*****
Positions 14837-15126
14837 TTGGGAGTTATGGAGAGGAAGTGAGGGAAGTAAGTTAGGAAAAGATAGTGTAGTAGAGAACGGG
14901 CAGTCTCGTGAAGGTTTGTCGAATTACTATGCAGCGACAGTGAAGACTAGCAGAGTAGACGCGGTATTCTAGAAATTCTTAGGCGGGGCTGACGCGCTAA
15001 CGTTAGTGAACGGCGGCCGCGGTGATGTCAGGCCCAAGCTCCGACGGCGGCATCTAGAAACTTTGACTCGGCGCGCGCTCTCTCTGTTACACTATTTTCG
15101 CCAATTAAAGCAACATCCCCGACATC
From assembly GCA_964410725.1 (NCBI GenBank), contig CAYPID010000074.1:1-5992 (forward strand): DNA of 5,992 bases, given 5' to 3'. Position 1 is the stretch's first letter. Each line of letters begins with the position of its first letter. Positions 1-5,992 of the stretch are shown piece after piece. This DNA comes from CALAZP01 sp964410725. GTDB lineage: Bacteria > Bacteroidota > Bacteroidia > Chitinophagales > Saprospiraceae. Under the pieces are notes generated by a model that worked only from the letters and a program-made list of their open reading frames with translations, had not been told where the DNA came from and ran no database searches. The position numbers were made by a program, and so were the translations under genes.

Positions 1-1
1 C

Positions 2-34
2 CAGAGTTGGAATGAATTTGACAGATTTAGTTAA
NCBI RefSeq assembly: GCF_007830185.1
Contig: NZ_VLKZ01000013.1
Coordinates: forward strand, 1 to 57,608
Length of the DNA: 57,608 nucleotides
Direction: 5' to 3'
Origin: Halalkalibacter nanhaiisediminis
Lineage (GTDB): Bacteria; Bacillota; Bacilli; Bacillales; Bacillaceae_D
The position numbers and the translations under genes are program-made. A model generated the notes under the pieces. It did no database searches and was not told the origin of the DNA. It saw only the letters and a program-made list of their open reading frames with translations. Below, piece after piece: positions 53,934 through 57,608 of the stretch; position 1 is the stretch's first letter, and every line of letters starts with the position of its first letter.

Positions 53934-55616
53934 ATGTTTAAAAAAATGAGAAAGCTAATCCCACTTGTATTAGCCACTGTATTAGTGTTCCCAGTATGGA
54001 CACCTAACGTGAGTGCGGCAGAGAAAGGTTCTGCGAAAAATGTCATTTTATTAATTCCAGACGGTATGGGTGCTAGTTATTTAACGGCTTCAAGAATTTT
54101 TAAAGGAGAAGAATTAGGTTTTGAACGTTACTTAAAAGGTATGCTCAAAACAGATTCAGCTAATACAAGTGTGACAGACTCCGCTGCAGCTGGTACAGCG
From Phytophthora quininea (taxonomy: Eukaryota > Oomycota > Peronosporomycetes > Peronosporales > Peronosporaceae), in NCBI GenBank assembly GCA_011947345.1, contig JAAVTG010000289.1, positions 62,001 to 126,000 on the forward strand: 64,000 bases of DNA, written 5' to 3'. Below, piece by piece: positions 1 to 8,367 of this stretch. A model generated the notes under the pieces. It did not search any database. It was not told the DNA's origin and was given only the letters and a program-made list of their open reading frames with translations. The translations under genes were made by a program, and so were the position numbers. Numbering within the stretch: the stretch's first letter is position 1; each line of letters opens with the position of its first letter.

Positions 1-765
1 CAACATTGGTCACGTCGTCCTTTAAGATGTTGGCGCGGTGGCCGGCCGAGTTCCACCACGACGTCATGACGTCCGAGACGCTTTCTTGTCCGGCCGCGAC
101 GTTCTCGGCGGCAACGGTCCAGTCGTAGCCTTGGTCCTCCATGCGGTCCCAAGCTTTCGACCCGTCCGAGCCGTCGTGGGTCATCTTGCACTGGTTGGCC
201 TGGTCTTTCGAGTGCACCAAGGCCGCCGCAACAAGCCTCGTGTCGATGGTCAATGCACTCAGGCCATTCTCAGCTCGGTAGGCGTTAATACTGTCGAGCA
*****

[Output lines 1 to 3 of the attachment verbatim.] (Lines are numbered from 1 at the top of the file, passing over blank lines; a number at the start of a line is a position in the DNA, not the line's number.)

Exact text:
Positions 14837-15126
14837 TTGGGAGTTATGGAGAGGAAGTGAGGGAAGTAAGTTAGGAAAAGATAGTGTAGTAGAGAACGGG
14901 CAGTCTCGTGAAGGTTTGTCGAATTACTATGCAGCGACAGTGAAGACTAGCAGAGTAGACGCGGTATTCTAGAAATTCTTAGGCGGGGCTGACGCGCTAA